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Title:Exact Solution of Bayes and Minimax Change-Detection Problems
Author(s):Isom, Joshua D.
Doctoral Committee Chair(s):Braatz, Richard D.
Doctoral Committee Member(s):Meyn, Sean P.; LaBarre, Robert E.; Rao, Christopher V.
Department / Program:Chemical Engineering
Discipline:Chemical Engineering
Degree Granting Institution:University of Illinios at Urbana-Champaign
Degree:Ph.D.
Genre:Dissertation
Subject(s):change detection
stochastic optimal control
formal languages
CUSUM
Bayes
minimax
partially observable Markov decision process
Abstract:The challenge of detecting a change in the distribution of data is a sequential decision problem that is relevant to many engineering solutions, including quality control and machine and process monitoring. This dissertation develops techniques for exact solution of change-detection problems with discrete time and discrete observations. Change-detection problems are classified as Bayes or minimax based on the availability of information on the change-time distribution. A Bayes optimal solution uses prior information about the distribution of the change time to minimize the expected cost, whereas a minimax optimal solution minimizes the cost under the worst-case change-time distribution. Both types of problems are addressed. The most important result of the dissertation is the development of a polynomial-time algorithm for the solution of important classes of Markov Bayes change-detection problems. Existing techniques for epsilon-exact solution of partially observable Markov decision processes have complexity exponential in the number of observation symbols. A new algorithm, called constellation induction, exploits the concavity and Lipschitz continuity of the value function, and has complexity polynomial in the number of observation symbols. It is shown that change-detection problems with a geometric change-time distribution and identically- and independently-distributed observations before and after the change are solvable in polynomial time. Also, change-detection problems on hidden Markov models with a fixed number of recurrent states are solvable in polynomial time. A detailed implementation and analysis of the constellation-induction algorithm are provided. Exact solution methods are also established for several types of minimax change-detection problems. Finite-horizon problems with arbitrary observation distributions are modeled as extensive-form games and solved using linear programs. Infinite-horizon problems with linear penalty for detection delay and identically- and independently-distributed observations can be solved in polynomial time via epsilon-optimal parameterization of a cumulative-sum procedure. Finally, the properties of policies for change-detection problems are described and analyzed. Simple classes of formal languages are shown to be sufficient for epsilon-exact solution of change-detection problems, and methods for finding minimally sized policy representations are described.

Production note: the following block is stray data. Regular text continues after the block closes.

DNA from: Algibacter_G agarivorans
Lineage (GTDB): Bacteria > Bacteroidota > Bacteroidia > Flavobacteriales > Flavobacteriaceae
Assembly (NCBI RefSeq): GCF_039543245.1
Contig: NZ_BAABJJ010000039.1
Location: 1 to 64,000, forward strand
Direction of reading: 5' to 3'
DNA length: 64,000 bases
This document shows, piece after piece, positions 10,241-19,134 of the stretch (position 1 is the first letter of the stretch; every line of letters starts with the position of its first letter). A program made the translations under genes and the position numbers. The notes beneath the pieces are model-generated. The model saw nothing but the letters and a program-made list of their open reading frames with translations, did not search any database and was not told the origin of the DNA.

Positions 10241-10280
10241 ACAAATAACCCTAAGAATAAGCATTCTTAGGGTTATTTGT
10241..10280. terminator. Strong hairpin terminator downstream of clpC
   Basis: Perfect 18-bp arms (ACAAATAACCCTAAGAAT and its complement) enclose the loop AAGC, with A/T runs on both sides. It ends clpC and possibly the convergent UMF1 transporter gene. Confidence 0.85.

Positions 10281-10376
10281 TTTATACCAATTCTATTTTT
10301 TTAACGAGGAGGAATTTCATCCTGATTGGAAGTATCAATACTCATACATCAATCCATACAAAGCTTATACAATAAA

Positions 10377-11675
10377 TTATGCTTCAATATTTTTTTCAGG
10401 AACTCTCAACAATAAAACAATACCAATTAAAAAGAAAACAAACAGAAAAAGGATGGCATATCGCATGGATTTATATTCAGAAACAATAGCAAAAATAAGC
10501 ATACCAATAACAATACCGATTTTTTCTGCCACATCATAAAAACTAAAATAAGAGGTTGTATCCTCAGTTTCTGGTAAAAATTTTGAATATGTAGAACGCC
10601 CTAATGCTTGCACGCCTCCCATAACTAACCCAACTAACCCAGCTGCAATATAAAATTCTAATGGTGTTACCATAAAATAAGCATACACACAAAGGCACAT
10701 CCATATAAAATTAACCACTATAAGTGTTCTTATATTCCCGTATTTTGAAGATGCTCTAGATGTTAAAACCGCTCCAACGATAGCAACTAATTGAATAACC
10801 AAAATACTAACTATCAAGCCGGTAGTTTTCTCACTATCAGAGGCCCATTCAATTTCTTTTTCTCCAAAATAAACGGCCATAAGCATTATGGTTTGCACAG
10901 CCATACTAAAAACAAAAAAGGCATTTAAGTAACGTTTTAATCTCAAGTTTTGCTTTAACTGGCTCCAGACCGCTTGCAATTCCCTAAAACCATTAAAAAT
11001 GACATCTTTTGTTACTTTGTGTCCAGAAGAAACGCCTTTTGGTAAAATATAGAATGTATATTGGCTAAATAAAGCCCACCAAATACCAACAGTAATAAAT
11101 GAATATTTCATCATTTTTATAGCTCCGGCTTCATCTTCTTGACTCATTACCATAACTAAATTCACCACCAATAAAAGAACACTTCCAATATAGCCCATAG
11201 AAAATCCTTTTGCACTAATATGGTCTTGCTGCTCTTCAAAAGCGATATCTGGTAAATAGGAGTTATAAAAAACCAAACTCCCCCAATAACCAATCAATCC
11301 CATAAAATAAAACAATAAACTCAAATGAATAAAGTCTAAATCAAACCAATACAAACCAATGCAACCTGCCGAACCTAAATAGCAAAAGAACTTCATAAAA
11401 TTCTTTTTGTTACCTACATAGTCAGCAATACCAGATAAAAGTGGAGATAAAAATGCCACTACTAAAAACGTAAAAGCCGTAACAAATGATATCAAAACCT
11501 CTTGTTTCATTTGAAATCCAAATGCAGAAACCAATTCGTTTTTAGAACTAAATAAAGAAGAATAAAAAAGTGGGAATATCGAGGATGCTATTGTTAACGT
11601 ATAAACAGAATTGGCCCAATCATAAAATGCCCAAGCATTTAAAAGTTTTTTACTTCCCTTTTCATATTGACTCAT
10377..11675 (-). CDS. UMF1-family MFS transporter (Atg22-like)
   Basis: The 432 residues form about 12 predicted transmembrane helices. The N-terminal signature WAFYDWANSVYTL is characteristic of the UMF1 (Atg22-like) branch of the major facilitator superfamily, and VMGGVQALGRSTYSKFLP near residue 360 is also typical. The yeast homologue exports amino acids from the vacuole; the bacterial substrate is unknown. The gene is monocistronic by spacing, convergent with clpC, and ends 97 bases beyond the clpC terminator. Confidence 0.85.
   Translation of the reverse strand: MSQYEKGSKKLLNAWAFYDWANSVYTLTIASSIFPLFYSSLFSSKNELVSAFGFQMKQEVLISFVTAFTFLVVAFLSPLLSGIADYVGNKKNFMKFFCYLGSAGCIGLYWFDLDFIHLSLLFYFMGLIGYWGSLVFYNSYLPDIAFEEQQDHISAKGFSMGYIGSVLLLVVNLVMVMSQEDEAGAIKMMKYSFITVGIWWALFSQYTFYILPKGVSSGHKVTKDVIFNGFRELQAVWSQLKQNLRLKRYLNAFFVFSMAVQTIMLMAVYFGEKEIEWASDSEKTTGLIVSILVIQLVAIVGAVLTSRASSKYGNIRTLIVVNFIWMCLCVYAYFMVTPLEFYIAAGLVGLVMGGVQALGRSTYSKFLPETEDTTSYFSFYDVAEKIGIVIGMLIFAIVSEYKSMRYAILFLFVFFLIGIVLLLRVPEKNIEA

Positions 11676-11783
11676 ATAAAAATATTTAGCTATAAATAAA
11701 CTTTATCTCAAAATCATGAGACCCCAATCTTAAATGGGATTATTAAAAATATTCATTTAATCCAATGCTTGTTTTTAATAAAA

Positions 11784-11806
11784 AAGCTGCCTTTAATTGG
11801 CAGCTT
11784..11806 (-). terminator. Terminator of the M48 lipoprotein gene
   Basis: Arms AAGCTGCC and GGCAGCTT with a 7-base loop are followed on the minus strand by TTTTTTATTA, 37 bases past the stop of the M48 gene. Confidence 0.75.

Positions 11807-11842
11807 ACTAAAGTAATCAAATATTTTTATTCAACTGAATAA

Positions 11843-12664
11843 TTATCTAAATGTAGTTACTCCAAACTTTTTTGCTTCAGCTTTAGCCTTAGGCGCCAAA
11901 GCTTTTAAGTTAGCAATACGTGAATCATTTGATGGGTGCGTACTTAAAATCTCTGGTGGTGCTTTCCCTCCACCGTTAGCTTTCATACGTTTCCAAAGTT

Issue Date:2009-04-20
Citation Info:Dissertation submitted in partial fulfillment of the requirements for the degree of Doctor of Philosophy in Chemical Engineering in the Graduate College of the University of Illinois at Urbana-Champaign, 2009
Genre:Dissertation / Thesis
Type:Text
URI:http://hdl.handle.net/2142/11062
Publication Status:unpublished
Date Available in IDEALS:2009-04-20


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